Trekking the California Coast Solo: San Francisco to San Diego – Part 3

Having completed my first day on the road, San Francisco to Pigeon Point, I was ready for more.  I was now getting into the thick of the ride, ready for more adventure as I made my way south on this 710 mile journey.

Heading into Santa Cruz, I began having bike troubles.  My rear derailleur was having problems.  I could not stay in one gear without slipping into another one… I had to get this fixed…but where?  This is when I discovered the true joy of the local bike shop.  A place that feels familiar because they talk your language, understand your needs and help you get back on the road.  Heading into Santa Cruz, I found Epicenter Cycling.  They were friendly, knowledgeable and very interested in my ride.  It was wonderful to note that they did not hesitate to get me up and going as quickly as they could.  They repaired my bike and got me on the road again.  So, to Epicenter Cycling and all small bike shops out there who get cyclists back on the road (including the one I go to most, A Road Bike 4U), I salute you!!!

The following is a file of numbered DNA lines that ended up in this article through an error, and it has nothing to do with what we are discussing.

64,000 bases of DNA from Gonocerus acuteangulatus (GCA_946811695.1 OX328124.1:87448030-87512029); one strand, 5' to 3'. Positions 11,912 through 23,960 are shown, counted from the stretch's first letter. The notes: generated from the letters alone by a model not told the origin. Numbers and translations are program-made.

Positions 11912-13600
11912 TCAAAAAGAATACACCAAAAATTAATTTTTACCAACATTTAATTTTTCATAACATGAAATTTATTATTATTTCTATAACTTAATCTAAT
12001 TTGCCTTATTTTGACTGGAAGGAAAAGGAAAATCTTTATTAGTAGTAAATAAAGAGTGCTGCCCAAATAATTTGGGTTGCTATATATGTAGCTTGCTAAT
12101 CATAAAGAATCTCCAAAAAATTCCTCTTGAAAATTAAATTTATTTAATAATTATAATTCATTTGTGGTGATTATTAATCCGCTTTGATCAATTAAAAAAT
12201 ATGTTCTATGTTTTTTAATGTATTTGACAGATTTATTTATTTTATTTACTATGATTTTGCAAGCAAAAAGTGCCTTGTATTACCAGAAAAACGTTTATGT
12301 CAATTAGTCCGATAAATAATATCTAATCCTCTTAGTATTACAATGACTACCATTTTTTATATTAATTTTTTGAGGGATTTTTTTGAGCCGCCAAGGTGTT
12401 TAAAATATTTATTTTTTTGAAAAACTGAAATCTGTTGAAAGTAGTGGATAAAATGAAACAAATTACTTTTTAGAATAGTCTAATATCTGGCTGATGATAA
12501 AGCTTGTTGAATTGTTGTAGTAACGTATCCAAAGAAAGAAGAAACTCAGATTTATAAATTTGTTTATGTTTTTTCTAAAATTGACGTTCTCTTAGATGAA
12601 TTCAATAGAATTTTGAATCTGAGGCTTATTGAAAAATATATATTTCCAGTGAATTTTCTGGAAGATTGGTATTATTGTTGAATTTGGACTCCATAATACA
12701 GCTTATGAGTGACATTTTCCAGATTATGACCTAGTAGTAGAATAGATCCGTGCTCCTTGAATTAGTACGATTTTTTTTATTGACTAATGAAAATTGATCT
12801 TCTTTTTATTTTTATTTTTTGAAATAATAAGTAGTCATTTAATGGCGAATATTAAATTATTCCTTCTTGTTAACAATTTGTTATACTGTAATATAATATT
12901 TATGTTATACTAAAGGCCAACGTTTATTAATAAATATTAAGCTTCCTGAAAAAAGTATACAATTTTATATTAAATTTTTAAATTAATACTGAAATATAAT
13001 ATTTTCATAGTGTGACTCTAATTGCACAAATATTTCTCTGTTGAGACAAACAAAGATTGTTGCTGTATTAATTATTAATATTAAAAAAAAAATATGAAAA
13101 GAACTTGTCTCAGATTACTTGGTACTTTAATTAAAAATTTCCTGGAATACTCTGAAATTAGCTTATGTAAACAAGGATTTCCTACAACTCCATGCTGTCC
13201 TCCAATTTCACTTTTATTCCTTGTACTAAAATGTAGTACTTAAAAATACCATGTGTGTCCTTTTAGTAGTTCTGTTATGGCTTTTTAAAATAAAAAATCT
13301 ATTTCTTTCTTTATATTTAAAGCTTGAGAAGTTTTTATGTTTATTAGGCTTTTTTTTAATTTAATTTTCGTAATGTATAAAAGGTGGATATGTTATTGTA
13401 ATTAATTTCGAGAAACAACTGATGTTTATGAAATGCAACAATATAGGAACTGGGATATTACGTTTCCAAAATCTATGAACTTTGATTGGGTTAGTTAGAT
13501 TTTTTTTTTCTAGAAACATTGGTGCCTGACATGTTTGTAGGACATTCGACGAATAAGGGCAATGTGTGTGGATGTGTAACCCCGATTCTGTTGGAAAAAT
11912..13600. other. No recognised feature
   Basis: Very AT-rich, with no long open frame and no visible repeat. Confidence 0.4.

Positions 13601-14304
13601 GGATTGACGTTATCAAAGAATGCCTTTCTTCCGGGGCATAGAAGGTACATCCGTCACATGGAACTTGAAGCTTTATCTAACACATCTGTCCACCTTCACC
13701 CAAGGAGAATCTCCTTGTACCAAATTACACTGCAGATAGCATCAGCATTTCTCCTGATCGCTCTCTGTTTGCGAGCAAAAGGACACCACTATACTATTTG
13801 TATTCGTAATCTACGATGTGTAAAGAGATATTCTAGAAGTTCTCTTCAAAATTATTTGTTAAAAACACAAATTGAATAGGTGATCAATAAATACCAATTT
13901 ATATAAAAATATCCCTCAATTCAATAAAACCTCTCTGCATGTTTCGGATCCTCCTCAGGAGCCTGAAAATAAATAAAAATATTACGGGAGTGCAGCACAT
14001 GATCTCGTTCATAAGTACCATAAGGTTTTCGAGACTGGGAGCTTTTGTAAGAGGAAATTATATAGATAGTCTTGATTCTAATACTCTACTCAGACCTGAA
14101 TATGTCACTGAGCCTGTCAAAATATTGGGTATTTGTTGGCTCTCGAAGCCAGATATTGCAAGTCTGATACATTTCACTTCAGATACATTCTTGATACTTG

Winding my way through and around Santa Cruz I eventually found my way into farm country and something I dreaded… HEADWINDS!  Mile after mile I road through headwinds trying to make it into Monterey.  Lets face it, there is nothing like it to ruin your average pace, speed and motivation.  But… I did make it through and it made getting to my destination that much sweeter.

After a night in Monterey, I began the scenic 17 Mile Drive around the Monterey Peninsula.  It is considered one of the most beautiful drives in the country.  At almost every turn more beauty is found.  It is a time to slow down and enjoy the splendor.  I found myself stopping at every turnout to try and take it all in.

I have often been asked what was the most memorable aspect of the ride.  While there are many, the number one thing that comes to mind are the people that you meet on your journey.  Lets face it, you stick out like a sore thumb; your bike fully loaded with panniers and various travel components on your bike.  So I found, every time I stopped, that people were interested in who I was and where I was going.  I met people from all over the world, from Brazil to Scotland, The Netherlands and all over the United States.  I met so many people… all were friendly, all curious and all wished me luck on my journey.  This was perhaps, to me, the best part of the ride.

 

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